Despite late push, Eberlein Drive made life difficult for Jimmer

 

By: KJ Edelman | @kyle_edelman


Eberlein Drive limited Jimmer to a tournament-low 24 points on Thursday

Jimmer Fredette was starting to look like himself again.

After only scoring eight points in the first half, Fredette was looking to heat up in the third quarter of the team's semifinals game against Eberlein Drive. In due part, Eberlein Drive started to press Fredette the moment he got close to the perimeter. Unlike the four games prior where Fredette averaged 32.8 points per game, he wasn’t getting looks he was willing to shoot early in the game.

But as the score tightened, he looked to break out his scoring dry spell. As Team Fredette cut the lead to only four points, Fredette found a wrinkle in head coach David Nurse’s system: the transition game.

Down 65-61, Fredette pulled up from 30 feet, at least three feet past the Puma logo, and leaned into a three that capped off a 10-0 run for Team Fredette.

The crowd roared. Fredette was mobbed by his teammates. But on the opposing bench, there was no worry.

“When you’re guarding a guy like Jimmer” Eberlein Drive’s Jerome Randle said, “You can’t beat him with one person. We threw four guys at him -- even put some bigs on him -- but he’s a tough matchup … We buckled down.”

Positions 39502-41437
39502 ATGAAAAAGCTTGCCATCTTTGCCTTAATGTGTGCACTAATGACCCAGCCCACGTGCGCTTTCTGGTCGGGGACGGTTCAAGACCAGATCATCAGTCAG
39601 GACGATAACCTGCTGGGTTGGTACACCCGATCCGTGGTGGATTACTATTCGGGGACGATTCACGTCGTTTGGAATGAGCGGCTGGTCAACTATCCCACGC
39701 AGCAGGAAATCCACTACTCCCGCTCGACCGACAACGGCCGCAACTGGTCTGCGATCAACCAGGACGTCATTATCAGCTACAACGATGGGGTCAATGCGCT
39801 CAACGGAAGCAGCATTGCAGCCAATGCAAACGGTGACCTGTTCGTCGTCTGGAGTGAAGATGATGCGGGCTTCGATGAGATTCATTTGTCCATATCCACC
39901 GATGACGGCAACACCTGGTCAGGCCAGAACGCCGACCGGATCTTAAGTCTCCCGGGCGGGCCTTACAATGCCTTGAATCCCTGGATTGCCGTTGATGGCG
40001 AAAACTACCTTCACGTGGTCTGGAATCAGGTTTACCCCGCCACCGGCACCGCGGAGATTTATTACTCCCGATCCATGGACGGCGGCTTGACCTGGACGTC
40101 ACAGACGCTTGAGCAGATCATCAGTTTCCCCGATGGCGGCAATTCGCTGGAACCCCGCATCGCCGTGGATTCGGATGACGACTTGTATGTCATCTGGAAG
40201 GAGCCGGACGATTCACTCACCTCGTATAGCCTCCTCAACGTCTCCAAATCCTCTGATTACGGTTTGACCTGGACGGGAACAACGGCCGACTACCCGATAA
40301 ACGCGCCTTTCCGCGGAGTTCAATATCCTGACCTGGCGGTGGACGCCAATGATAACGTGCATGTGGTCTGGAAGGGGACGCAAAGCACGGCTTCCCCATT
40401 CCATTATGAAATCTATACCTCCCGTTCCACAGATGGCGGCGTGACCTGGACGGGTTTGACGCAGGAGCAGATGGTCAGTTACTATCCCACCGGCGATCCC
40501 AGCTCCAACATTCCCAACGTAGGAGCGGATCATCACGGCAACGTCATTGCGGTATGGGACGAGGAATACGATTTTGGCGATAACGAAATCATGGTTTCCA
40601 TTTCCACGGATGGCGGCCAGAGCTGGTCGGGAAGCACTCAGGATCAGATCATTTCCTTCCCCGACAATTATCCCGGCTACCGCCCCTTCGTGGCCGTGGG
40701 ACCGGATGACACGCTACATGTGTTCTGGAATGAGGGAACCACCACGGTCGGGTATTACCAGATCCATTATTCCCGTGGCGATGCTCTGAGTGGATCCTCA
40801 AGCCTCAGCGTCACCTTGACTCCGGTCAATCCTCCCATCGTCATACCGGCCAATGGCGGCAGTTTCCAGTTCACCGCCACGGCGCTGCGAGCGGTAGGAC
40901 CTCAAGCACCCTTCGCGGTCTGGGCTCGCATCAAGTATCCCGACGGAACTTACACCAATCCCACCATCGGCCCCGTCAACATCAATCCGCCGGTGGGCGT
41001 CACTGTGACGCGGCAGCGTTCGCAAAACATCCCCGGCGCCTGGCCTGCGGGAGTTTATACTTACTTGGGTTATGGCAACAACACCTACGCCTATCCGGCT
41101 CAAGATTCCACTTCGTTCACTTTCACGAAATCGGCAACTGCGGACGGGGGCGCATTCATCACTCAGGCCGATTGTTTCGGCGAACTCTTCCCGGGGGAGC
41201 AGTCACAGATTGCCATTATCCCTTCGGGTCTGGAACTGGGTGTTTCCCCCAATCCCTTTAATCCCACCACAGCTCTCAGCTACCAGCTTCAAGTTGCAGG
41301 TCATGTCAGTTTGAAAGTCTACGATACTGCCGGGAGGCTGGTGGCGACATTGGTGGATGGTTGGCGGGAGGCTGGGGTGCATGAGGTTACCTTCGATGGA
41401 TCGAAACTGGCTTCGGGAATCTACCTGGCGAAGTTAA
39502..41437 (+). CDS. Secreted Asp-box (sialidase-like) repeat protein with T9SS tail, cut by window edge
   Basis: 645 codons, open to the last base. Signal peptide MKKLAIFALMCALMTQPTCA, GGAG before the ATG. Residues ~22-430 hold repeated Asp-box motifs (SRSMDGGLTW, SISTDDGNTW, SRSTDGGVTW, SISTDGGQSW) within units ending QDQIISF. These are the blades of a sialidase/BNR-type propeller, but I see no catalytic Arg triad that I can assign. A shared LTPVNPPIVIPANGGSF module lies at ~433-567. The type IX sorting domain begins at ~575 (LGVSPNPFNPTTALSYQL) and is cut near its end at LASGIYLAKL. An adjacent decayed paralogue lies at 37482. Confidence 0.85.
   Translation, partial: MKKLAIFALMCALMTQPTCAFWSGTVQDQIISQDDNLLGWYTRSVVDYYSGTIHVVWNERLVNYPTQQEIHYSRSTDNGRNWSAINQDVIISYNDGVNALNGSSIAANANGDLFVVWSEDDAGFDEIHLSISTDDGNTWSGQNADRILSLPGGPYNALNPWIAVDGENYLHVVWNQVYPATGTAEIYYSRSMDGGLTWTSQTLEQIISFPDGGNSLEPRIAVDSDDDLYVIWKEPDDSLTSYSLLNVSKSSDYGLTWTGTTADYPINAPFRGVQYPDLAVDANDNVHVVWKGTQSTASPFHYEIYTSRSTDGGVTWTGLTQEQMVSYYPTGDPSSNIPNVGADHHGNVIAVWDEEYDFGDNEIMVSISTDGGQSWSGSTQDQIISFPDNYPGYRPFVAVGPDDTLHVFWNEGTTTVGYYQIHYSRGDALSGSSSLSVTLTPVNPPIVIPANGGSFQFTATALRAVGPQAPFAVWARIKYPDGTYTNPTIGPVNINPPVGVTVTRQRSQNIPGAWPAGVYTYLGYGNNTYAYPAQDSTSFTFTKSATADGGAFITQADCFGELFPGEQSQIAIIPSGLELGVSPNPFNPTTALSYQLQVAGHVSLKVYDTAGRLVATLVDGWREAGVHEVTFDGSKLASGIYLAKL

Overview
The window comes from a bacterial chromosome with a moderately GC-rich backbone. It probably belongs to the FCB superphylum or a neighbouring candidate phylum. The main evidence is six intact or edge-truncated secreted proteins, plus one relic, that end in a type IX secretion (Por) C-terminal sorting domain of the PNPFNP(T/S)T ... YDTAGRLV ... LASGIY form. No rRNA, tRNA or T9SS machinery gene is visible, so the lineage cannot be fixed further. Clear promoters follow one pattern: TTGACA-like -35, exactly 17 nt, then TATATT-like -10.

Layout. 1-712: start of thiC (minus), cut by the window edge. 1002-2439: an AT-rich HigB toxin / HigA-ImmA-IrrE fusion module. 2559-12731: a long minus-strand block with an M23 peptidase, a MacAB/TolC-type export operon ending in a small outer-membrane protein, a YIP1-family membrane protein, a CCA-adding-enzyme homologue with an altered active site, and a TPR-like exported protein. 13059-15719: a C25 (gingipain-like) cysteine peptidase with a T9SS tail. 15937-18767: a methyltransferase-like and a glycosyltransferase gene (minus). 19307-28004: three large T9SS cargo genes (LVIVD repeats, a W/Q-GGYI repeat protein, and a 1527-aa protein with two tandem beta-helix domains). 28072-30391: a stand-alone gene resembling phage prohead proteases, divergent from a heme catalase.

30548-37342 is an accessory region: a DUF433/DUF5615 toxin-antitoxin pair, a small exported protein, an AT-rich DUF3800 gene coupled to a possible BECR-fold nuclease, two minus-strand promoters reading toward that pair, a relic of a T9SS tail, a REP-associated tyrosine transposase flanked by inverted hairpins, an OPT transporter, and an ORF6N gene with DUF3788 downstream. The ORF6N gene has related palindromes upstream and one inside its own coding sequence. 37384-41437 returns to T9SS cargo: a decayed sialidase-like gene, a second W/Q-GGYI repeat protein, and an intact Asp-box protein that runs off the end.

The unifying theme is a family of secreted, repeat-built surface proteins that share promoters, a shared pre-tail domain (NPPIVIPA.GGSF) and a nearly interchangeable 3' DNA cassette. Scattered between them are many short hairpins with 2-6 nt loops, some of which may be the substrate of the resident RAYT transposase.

After the Elam Ending went into effect, Fredette scrambled from baseline to baseline looking for space. The perimeter was locked.

Nearing the final points, Fredette opted away from threes -- the shot that gained him national attention at BYU and more in TBT 2018 -- and took it inside. But with forward James Michael McAdoo manning the middle, he didn’t have clean shots.

As McAdoo recovered a loose ball to clinch the game, 80-76, on a dunk, Fredette was left unraveled. Fredette finished with 24 points including zero field goals during the Elam Ending.

Eberlein Drive stuck to its “Jimmer gameplan” throughout, Donald Sloan said. Eberlein Drive’s goal was to throw a ton of matchups at once while making other players on Team Fredette beat them in crunch time.

When Sloan and Randle lock up the player their opponent’s team is named after, they got an advantage because Team Fredette’s secondary stars were forced to rise to the occasion.

Fredette, the tournament’s most recognizable star in 2018, couldn’t stage another comeback behind his long-range shooting. So, he went home empty handed.

 

 

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